genotoxicity, and apoptosis. However, previous studies on this chemical focused on in-vitro models regarding rat neuronal cells and did not define a clear molecular target. This study combines both computer-assisted in-silico molecular docking and in-vitro human cell assays (LDH, metabolic activity, caspase) to help better understand the mechanisms in which CPF affects human cells. CPF increased rates of cytotoxicity, following a dose-dependent increase from 5.5% to 12.7% for U937 cells (p < 0.05), and from 1.8% to 9.4% in HTB11 cells (p < 0.05 at concentration CPF10). Furthermore, CPF exposure caused a significant (p < 0.05) decrease in cell viability at concentration 1 uM (29.7%), followed by 100 uM (21.2%) and 10 uM (19.8%). Viability in HTB11 cells exposed to CPF exhibited an increasing dose-dependent curve until a peak at concentration CPF100 (29.9%). Caspase apoptotic activity peaked at 0.1 uM and 100 uM concentrations, at 28% and 328%, respectively. Meanwhile, caspase activity in HTB11 cells followed an increasing dose-dependent curve, with the highest activity at concentration 100 uM (p < 0.05). Based on the in-silico screening, the two molecular targets with the highest binding affinity were the Mitochondrial Complex I and Caspase-3, which are inhibited and upregulated, respectively. This research indicates environmental pollution caused by CPF may impact human neuronal systems via overaction of caspase, causing apoptosis, and metabolism through interactions with the Mitochondrial Complex I., inhibiting cellular respiration. One possible explanation for why in some cases the highest doses did not result in the most cell damage could be that lower concentrations of CPF more easily enter the cell. Protective measures need to be employed based on the level of contamination.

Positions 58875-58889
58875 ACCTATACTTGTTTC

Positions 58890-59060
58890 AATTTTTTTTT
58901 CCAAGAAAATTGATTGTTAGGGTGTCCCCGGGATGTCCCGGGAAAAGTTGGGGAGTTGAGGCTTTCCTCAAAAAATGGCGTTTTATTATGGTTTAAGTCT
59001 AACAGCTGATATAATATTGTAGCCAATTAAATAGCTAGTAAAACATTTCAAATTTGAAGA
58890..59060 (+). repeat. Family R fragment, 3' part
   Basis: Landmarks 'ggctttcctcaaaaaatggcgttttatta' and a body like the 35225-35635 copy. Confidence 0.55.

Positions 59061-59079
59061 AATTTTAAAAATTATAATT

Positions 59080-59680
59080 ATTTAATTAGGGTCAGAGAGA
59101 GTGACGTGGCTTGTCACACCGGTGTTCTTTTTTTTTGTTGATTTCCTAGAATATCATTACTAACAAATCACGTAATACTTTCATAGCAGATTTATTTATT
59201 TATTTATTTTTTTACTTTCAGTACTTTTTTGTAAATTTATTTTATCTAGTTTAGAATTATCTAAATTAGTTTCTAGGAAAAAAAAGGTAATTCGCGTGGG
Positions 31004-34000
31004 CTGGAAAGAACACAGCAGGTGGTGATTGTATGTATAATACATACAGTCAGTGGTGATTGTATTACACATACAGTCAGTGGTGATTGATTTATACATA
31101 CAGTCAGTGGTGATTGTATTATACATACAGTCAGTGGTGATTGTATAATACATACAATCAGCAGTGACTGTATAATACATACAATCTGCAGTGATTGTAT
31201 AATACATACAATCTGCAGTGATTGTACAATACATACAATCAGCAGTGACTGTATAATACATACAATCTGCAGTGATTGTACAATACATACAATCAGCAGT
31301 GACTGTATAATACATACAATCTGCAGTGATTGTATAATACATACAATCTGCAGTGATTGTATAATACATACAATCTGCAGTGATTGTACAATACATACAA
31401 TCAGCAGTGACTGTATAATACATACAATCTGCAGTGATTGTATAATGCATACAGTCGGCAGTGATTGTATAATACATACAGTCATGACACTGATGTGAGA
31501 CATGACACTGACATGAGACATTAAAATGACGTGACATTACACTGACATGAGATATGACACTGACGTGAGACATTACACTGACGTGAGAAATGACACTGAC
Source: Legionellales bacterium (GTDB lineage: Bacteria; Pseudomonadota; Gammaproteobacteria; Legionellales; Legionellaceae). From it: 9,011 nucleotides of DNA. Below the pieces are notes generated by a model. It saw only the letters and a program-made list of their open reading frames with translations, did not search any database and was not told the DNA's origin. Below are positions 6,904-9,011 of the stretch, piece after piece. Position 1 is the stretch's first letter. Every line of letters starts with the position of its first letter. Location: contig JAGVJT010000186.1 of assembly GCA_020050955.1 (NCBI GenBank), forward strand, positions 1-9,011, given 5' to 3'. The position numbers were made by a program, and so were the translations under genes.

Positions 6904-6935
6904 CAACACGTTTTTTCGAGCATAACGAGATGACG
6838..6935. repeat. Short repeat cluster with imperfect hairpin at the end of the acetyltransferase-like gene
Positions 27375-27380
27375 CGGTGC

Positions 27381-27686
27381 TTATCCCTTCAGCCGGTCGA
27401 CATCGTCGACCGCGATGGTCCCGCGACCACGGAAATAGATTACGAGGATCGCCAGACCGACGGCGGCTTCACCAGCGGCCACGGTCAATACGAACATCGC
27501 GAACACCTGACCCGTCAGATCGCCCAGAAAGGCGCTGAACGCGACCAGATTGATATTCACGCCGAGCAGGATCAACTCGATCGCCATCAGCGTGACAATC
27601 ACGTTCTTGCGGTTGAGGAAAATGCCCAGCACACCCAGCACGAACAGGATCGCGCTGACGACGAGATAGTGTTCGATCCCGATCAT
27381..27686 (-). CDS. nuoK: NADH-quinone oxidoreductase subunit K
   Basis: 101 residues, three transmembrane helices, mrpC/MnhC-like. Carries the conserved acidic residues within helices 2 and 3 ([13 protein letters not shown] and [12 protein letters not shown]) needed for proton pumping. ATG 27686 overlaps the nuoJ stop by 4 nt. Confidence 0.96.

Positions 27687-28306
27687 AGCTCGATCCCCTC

Cream and Green Illustrative Science Project Presentation.jpg

Nucleotide Supplementation Causes a Dose-Independent Decrease in
Oxidative Stress in Caenorhabditis elegans

Cellular damage is theorized to be caused by oxidative stress (OS), which can lead to cardiovascular and neurodegenerative diseases. The present study aimed to determine if nucleotide (NT) supplementation could combat rises in OS. Previous research relating NTs to OS was focused on aquaculture and in-vitro studies, so the present study used C. elegans, a model organism that shares many human homologous genes. Age-synchronized C. elegans N2 were treated with the nucleotides AMP, CMP, GMP, IMP, and UMP at 50, 100, and 200 μM for 5 days. OS was then induced with 120 μM juglone for 24 hours. The nematodes were then stained with dichlorodihydrofluorescein diacetate (DCF-DA), a dye that binds to the products of OS, and viewed under a Zeiss fluorescent microscope. Images were analyzed in ImageJ for corrected total